FAO has also inventoried national legislation specific to forest fires, as well as forest-related legislation covering forest fires. In addition, the Global Forest Fire Assessment 1990-2000, including country forest fire profiles, is available on CD-ROM.

Working with partners, FAO will continue to expand its network, strengthen country capacity, assist governments in developing strategies and policies in forest fire management and respond to requests for help in drafting agreements.

Further information is available on the Internet at

Fighting fires in Southeast Asia

In June 2002, environment ministers of the Association of Southeast Asian Nations (ASEAN) signed an agreement to increase cooperation and reinforce measures to prevent forest fires in the region. In the past, such fires have led to huge clouds of haze and cross-border pollution. The agreement establishes early warning systems and calls for stronger fire-fighting forces. Its implementation will complement ongoing efforts of Project FireFight South East Asia, a joint initiative of the World Wide Fund for Nature (WWF) and the World Conservation Union (IUCN). Initiated in March 2000 with the support of the European Community, the project operates at the national and regional levels to address harmful forest fires more effectively through policy and law reforms. It has published several reports on the state of knowledge in its three programme areas: economics of fire uses; community-based fire management; and legal and regulatory aspects of forest and land fires.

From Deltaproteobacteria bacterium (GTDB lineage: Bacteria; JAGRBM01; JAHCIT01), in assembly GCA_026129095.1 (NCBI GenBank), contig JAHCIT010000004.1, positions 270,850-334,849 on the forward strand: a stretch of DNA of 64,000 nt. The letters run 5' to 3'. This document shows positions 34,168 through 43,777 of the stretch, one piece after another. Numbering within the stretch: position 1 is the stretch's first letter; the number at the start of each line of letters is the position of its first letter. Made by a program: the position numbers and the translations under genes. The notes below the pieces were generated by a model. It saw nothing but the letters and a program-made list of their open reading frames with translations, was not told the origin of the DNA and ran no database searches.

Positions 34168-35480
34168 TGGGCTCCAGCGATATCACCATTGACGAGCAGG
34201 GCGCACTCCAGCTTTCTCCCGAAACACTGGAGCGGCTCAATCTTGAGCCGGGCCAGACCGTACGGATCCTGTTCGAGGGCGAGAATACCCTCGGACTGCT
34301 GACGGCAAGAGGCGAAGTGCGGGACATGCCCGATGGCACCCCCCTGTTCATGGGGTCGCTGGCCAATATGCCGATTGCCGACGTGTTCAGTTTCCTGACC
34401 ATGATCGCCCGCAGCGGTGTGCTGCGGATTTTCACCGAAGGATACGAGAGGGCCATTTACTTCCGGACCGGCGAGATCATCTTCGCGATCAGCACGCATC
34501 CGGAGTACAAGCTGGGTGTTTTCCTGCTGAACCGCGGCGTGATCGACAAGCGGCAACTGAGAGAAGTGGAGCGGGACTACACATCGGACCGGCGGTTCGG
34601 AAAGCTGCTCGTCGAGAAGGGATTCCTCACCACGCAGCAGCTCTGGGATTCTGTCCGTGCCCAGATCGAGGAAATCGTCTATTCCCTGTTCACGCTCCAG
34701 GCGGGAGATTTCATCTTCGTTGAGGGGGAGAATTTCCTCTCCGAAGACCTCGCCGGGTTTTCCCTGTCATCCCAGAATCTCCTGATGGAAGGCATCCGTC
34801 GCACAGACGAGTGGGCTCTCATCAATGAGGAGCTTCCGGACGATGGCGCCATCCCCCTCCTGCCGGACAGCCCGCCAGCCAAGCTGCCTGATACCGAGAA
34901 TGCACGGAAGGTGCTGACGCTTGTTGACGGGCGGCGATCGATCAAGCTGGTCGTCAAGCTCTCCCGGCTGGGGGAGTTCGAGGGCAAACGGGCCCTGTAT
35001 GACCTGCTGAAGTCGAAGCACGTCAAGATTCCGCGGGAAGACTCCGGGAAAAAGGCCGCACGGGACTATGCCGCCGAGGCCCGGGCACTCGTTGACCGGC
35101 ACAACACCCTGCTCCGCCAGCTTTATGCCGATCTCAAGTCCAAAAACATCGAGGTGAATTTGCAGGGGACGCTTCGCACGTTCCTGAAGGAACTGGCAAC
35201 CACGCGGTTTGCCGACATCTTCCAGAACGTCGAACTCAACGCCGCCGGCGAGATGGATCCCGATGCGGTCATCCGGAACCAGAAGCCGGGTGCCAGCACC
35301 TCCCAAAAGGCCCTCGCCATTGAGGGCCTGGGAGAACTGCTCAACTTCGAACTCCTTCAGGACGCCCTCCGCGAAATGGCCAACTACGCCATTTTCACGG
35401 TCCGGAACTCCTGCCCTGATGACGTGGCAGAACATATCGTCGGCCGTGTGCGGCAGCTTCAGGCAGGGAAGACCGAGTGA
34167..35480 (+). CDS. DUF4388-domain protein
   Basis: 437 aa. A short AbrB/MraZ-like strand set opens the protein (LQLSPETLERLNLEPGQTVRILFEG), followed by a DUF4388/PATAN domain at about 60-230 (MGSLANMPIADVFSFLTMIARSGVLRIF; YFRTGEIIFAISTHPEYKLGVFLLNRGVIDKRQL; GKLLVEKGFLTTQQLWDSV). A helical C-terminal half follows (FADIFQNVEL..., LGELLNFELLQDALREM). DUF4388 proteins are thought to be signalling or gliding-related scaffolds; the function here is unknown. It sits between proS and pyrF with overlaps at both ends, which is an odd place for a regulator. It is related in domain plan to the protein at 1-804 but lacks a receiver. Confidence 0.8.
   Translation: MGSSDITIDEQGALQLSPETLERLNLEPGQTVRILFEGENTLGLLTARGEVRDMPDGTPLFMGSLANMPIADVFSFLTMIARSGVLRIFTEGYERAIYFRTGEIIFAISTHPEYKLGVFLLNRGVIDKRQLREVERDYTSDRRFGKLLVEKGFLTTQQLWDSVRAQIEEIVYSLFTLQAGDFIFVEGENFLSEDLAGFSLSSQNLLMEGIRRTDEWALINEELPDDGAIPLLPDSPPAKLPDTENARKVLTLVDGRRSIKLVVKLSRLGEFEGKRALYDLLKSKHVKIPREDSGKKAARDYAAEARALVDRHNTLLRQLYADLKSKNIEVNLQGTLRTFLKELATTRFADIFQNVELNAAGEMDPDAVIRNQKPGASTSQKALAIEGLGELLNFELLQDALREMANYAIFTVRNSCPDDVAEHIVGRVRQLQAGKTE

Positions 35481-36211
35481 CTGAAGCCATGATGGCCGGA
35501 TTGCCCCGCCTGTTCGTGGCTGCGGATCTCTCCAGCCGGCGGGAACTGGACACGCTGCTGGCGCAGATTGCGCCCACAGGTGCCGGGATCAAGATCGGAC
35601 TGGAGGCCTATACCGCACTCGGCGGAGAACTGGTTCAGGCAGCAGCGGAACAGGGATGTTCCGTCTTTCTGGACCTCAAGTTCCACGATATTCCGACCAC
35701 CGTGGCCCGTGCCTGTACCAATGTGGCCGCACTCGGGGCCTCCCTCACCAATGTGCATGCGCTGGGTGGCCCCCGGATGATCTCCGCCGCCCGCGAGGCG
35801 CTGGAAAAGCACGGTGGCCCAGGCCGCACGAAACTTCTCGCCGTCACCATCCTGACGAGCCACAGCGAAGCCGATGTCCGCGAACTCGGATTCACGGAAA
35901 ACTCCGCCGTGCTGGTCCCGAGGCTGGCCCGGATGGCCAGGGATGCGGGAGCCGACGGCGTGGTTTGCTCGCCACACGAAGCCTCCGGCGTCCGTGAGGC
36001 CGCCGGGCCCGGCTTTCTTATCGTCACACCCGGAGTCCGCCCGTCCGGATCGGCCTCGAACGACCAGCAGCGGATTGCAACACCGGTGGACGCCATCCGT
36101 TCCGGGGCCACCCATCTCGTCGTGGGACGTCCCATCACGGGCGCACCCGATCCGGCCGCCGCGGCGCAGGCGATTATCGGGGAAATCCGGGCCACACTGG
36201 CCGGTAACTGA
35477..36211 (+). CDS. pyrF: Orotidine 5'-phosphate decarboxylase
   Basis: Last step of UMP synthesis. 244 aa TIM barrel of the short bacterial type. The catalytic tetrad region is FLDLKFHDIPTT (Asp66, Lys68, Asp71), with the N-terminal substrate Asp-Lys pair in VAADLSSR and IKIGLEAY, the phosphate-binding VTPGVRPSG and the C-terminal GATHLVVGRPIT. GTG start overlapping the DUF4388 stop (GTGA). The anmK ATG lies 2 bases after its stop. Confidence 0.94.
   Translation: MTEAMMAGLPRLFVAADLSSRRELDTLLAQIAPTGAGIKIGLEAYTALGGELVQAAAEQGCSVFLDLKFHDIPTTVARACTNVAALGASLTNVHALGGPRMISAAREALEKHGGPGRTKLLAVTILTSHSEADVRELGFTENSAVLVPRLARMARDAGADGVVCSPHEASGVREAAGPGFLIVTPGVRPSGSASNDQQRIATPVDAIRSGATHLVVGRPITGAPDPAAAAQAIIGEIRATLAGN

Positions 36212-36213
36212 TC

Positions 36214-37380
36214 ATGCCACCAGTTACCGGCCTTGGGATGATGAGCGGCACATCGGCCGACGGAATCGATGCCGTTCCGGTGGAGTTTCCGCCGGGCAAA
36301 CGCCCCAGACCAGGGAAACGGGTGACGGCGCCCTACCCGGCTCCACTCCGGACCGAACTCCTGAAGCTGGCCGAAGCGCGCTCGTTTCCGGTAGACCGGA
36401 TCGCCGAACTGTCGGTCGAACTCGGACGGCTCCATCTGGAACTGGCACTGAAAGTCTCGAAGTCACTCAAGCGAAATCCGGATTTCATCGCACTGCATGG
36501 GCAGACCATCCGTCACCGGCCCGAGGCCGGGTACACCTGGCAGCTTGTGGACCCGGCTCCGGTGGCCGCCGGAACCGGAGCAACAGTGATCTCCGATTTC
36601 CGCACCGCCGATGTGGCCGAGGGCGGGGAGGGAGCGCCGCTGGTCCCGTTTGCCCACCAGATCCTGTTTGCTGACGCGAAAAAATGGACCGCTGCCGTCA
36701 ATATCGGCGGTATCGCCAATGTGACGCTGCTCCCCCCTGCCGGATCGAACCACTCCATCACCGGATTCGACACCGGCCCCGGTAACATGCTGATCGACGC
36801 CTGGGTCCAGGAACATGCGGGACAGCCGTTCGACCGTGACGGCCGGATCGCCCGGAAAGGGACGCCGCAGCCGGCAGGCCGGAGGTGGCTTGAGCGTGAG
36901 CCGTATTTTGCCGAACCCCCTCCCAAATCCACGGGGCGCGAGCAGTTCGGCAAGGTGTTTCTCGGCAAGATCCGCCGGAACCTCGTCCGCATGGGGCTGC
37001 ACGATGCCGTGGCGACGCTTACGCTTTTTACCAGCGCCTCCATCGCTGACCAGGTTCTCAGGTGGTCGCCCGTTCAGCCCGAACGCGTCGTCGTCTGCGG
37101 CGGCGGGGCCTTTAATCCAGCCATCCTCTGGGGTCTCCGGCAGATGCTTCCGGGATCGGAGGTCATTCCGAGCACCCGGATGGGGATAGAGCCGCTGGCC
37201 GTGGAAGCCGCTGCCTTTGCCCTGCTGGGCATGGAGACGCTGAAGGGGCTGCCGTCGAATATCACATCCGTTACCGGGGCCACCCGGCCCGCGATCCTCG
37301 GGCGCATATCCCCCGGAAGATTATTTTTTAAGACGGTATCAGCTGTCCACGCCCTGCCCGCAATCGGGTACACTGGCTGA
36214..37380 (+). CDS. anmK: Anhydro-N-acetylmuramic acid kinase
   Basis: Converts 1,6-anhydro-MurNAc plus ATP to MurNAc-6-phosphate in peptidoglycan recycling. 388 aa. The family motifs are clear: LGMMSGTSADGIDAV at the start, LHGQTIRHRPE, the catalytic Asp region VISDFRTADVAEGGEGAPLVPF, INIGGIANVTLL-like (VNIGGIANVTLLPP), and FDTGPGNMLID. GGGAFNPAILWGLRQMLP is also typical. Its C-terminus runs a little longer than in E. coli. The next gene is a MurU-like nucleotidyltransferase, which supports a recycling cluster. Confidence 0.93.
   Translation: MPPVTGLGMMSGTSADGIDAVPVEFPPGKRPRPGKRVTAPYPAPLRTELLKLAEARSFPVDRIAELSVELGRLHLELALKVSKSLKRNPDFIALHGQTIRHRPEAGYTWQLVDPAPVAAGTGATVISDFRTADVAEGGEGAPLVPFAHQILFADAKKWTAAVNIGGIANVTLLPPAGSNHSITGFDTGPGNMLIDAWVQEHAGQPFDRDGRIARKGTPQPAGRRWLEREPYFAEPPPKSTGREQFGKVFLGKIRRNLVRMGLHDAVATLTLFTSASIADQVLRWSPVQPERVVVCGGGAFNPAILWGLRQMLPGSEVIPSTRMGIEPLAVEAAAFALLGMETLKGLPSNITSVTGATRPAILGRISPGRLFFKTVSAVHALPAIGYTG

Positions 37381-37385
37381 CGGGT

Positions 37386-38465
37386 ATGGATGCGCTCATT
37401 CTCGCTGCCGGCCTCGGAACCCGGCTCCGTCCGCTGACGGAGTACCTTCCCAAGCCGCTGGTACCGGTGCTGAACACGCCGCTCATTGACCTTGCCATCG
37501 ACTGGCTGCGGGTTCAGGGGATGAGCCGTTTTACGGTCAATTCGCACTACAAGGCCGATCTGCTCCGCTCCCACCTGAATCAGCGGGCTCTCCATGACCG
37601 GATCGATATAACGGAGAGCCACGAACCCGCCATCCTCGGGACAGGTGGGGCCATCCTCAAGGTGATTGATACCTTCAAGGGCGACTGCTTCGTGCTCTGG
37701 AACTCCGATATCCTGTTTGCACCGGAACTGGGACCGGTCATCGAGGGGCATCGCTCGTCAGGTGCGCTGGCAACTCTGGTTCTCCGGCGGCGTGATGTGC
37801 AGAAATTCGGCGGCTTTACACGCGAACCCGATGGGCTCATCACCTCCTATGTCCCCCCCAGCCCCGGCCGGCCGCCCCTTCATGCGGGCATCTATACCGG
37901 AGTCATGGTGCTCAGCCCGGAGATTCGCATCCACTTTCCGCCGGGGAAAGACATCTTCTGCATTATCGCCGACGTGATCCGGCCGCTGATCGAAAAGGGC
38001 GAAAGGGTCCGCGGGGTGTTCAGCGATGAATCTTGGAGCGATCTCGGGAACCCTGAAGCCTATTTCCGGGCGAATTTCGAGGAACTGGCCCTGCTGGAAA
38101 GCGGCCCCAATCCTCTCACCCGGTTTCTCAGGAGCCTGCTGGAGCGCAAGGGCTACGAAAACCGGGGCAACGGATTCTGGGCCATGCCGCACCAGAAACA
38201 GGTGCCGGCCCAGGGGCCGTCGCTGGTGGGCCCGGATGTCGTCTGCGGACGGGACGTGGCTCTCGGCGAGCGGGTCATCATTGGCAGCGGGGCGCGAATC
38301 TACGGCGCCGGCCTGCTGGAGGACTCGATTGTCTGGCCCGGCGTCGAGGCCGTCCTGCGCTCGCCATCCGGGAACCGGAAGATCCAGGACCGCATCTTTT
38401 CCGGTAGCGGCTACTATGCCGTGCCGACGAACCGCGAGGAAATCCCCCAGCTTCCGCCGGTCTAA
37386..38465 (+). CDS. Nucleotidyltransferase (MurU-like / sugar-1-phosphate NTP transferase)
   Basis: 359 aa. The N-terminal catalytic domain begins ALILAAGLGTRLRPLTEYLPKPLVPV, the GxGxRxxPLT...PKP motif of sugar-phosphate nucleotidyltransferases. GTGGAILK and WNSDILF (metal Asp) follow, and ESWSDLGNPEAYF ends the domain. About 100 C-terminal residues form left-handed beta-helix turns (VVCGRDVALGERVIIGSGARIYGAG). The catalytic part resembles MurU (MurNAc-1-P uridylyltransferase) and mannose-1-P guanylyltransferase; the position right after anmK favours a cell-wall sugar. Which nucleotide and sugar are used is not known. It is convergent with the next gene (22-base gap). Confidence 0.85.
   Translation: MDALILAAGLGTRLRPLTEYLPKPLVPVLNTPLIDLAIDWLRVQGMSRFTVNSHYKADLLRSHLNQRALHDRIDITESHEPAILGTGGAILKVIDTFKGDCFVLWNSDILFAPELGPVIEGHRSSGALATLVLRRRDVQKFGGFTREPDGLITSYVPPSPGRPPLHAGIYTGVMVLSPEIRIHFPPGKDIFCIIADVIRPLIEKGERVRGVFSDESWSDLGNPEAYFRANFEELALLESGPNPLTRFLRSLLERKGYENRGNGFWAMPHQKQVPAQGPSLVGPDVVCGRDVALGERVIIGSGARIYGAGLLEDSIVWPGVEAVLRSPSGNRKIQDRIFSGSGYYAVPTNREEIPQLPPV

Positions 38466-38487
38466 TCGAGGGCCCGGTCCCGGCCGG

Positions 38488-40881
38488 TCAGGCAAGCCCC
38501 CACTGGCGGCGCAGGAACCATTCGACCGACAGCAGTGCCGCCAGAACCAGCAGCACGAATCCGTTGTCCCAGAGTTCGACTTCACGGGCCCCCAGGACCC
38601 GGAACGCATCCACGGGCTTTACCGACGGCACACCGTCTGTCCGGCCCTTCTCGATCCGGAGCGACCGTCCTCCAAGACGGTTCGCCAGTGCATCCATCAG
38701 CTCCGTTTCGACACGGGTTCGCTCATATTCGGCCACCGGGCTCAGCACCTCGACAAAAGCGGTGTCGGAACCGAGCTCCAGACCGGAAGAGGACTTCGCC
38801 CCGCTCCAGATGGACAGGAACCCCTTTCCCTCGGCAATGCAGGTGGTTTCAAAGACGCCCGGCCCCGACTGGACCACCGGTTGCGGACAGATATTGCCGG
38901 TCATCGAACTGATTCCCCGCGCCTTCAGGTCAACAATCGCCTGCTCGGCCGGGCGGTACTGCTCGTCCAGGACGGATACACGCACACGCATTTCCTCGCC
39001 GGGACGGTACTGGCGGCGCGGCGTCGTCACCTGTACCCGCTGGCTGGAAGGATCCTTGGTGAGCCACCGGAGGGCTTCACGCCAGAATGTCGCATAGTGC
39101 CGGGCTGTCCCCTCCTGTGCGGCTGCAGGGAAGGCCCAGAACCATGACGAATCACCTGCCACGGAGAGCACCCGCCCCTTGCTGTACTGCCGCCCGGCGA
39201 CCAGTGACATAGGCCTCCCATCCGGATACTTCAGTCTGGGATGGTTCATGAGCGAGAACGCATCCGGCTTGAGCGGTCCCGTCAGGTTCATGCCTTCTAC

Addressing unsustainable hunting practices

A recent review of hunting in tropical forests (Bennett and Robinson, 2000) identified actions that could be taken to address unsustainable practices. The following are some examples.

  • Governments could offer land tenure and resource rights as incentives for local communities to use bushmeat sustainably.

  • The development sector could quantify the value of bushmeat and include this in rural livelihood assessments.

  • Various sectors could jointly develop alternative livelihood strategies, agreeing that protected areas are the best means of conserving biological diversity.

  • The private sector could reduce the illegal hunting and sale of bushmeat within its concessions.

The sustainability of hunting in tropical forests, especially in Africa, is a major forest wildlife issue today. For example, the quantity of meat from wild animals (bushmeat) being harvested annually in the Congo basin is calculated at about 5 million tonnes (Fa, Peres and Meeuwig, 2002), indicating an extraction rate that is double the production rate. In comparison, about 0.15 million tonnes of bushmeat are harvested in Amazonia, corresponding to an extraction rate that is 0.081 of the production rate – 30 times lower than in the Congo basin.